Hunting Methods and Practices

In our study, hunting with bow-and-arrow and trapping with snares were the predominant hunting techniques, both used in over 70 % of hunts. Bow and arrows are the traditional method of killing game throughout New Guinea (e.g., Majnep and Bulmer 1977). In the Crater Mountain Wildlife Management Area (CMWMA) of the Eastern Highlands of Papua-New Guinea, about a half of the kills were made with bow and arrows, whereas a relatively small proportion (c. 10 %) of kills involved the use of traps (Mack and West 2005). The greater use of traps in Papua may be due to influence of transmigrants who introduced the use of cable snares, as well as the larger prey targeted. Snare trapping can result in high rates of wasted captures (Lee 2000; Noss 2000). In our study region, most hunters were well aware of how long animals could survive in a snare, yet many animals still died in snares long before the hunter arrived because hunters did not patrol snare lines on a daily basis. Air rifles were introduced to the trading town by transmigrants from Java and South Sulawesi. Both local people and transmigrant settlers use this weapon to hunt Birds of Paradise, stuffed specimens of which fetch a similar price to wild pig and deer meat. Due to the high cost of air rifles and cartridges, however, relatively few hunters used this method of hunting.

The fact that hunters in Kemtukgresi hunted for longer and travelled further than those in Nimboran may be related to the lack of logging activities in Kemtukgresi district, as logging roads in the former district probably provided ready access to more sites within 5 km of the villages. Despite marked disparities between our study area and CMWMA in human population densities (6.0–6.6 persons per km2 and 1.8 km2, respectively), and ecosystem diversity, the mean distances travelled by hunters are remarkably similar (1.6–5.5 km in CMWMA, Mack and West 2005; 4.4–7.4 km in Nimboran and Kemtukgresi, respectively).

Factors Influencing Target Species and Hunting Pressure

The main hunting targets in this study were the introduced wild pig and rusa deer, apparently because of the large amount of meat each individual provided. Although archaeologists have speculated that the wild pig has been in Papua for 6,000 to 12,000 years, it seems likely that they arrived about 3,600 years BP (Diamond 1997), and they are now widespread throughout the island. The rusa deer, on the other hand, was introduced from Java only as recently as 1928 and its known range is restricted to the south coastal plains (Trans-Fly region), as well as northwest and northeast Papua (Flannery 1995; Pattiselanno and Arobaya 2009). The availability of rusa deer in the study area, therefore, constitutes another important difference between this study and previous studies of hunting practices, all of which emanate from PNG. Likewise, in the contiguous areas of Wasur National Park, southeast Papua, and Tonda Wildlife Management Area, south-western PNG, where the rusa deer is causing large-scale damage to swamps and grasslands (Bowe et al. 2007) there is widespread deer poaching to provide meat for the nearby township of Merauke, on the Papuan side of the border, whereas on the PNG side the deer are not utilized by the local population apart from some trophy hunting (Bowe 2000; Stronach 2000).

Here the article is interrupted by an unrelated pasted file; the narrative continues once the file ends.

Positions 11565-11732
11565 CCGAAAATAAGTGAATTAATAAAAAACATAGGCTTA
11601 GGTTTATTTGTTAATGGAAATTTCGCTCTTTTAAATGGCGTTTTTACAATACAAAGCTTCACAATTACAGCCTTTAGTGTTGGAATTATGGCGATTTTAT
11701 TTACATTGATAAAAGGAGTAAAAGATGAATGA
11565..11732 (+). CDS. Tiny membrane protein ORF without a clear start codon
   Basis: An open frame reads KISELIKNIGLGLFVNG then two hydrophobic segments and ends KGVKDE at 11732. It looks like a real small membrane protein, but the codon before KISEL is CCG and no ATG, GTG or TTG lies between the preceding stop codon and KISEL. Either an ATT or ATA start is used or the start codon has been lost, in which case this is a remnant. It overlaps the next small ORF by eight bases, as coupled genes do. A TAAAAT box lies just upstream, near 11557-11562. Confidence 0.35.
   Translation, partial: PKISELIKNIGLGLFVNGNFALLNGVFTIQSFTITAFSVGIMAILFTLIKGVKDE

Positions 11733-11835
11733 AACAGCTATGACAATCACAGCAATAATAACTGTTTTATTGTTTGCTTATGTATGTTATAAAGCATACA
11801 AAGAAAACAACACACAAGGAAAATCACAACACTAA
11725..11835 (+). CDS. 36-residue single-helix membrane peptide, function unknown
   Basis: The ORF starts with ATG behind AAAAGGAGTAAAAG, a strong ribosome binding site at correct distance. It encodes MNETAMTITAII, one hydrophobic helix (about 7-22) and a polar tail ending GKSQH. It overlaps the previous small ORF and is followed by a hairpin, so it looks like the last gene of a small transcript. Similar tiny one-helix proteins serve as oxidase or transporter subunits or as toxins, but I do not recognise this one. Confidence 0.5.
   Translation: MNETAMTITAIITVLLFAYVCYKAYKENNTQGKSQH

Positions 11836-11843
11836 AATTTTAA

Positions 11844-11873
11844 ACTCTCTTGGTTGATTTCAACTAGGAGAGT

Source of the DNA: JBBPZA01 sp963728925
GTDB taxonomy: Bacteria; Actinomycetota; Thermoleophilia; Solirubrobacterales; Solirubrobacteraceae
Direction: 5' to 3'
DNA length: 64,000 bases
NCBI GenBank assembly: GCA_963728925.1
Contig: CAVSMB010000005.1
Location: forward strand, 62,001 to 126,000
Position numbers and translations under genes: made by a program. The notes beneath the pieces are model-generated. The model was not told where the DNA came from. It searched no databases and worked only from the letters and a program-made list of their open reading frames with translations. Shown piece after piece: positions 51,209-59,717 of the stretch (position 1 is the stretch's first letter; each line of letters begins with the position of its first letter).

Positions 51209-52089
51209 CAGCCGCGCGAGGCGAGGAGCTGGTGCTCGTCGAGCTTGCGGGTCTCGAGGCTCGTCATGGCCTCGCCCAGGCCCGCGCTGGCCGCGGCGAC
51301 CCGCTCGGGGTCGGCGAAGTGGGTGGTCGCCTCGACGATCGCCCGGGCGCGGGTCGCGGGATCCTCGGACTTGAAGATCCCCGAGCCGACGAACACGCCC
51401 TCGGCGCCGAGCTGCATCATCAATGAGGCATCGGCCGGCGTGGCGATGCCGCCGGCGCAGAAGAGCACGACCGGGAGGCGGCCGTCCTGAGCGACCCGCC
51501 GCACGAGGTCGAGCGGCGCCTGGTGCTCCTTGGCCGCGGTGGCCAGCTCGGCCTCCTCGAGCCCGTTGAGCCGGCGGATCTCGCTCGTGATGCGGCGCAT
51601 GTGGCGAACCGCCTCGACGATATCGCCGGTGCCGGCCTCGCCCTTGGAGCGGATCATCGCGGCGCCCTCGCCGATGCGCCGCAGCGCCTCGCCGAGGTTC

In the CMWMA of PNG, large animals comprised a slightly lower percentage (58 %) of the total biomass harvested by hunters than in the present study (75 %), wild pig making the greatest contribution (31 %) and cassowary the remainder (27 %) (Mack and West 2005). The most frequently killed animals in CMWMA were small birds, cuscus and bandicoots, which comprisied 20 %, 16 % and 11 % of all individuals, respectively, although only cuscus made a significant contribution (15 %) to the total biomass of prey harvested (Mack and West 2005). Data from this and eight other hunting studies indicated that among medium-sized mammals, cuscus and bandicoots were the major source of game throughout PNG, accounting for 42 % and 26 % of captures, respectively, although the proportions of these two taxa were strongly negatively correlated, suggesting that they replaced each other as the principal game in different areas (Cuthbert 2010). However there was no evidence of this effect among the two districts we studied in northeast Papua, with the estimated annual harvest of bandicoots being 5–8 times higher than that of cuscus (Table 2).